This past week, both LDS Living and Meridian Magazine, the two leading online LDS magazines, gave prominence to a New York Times article where Romney, somewhat defensively, explained his wanted to run for President again as an outgrowth of his religion. I made comments on both websites that he was tarnishing the image of the Church.
Of the five others who commented on those articles, four were apparently LDS, and none of them could see this. Unfortunately, many LDS people seem to have this simplistic view of the world—that LDS people are good and non-LDS people are not so good. In light of that, it was interesting to read the comment of the one clearly non-LDS commenter who said, “I do not think the LDS church is concerned about his actual qualifications to be president, they’re just excited about the PR plum and access to power that having him as president would be for them. I do not think he is a good man or a person of integrity, and therefore, would be truly a disaster in a leadership position. Hopefully, the electorate will know to steer clear of him as well.”
Like it or not, this person was reflecting the views of many, and the image being projected of Romney taking another shot at the presidency was of a man driven by ego, and of a position flip-flopper who wanted to tune his message to make himself more electable.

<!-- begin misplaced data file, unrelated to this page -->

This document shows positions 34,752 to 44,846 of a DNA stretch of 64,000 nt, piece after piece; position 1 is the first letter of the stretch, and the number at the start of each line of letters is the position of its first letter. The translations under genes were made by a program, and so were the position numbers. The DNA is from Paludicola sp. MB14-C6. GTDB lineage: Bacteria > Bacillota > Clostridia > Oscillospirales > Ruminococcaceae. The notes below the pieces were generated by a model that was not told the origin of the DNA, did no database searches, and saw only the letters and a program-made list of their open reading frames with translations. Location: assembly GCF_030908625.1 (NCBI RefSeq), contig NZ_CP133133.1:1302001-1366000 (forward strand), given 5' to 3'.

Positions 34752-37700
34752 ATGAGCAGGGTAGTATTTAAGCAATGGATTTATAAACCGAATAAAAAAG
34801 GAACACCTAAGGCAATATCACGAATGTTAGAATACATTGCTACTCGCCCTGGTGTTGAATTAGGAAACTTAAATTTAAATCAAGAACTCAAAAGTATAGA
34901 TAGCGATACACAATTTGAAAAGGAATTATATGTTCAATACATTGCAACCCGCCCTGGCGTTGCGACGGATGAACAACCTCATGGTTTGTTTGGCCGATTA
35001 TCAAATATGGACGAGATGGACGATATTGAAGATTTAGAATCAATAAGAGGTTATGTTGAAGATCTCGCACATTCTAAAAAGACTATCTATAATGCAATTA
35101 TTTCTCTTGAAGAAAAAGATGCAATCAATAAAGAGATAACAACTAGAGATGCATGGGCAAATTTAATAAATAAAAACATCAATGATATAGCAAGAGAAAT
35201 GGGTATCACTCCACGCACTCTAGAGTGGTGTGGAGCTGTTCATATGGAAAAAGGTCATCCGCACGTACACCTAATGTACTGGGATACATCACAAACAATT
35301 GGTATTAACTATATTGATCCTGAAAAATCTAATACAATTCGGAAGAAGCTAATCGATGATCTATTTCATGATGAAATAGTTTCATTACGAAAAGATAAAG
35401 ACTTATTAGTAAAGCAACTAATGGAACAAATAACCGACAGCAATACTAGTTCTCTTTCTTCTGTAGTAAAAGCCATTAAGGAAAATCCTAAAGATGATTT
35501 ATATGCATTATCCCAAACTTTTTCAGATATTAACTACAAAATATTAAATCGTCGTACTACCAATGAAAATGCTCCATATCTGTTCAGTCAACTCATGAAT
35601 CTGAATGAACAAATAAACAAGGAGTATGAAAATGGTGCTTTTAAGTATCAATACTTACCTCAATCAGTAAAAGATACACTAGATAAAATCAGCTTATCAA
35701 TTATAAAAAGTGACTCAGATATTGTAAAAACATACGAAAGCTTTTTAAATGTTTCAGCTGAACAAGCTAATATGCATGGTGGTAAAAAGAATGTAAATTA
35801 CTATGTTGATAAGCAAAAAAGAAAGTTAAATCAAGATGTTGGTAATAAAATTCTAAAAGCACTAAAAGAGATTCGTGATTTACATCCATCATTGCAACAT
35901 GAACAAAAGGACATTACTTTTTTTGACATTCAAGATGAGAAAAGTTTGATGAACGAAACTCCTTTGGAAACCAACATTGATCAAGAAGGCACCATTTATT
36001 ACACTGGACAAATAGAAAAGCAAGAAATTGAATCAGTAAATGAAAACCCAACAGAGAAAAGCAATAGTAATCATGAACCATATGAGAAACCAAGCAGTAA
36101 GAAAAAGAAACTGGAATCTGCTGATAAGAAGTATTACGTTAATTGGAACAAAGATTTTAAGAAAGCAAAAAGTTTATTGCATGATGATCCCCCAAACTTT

People were comparing him to Reagan, who ran three times before being elected. But Reagan ran for the nomination three times. That’s very different from finally winning the nomination, being defeated in the general election, and then wanting to be the nominee again. The normal thing to do after a general election defeat is to bow out and let someone else carry the ball. The exception there would be Nixon, but is Nixon perceived as having noble motives for doing that? And the circumstances were very different in 1968 when he ran again–there were not other strong contenders for the nomination.
No, the right thing for Romney to do was to let someone else be the nominee this time and take a supportive role. I salute him for finally doing just that. As one of the most visible Latter-day Saints in the country, he needed to do that for the sake of the image of the Church.
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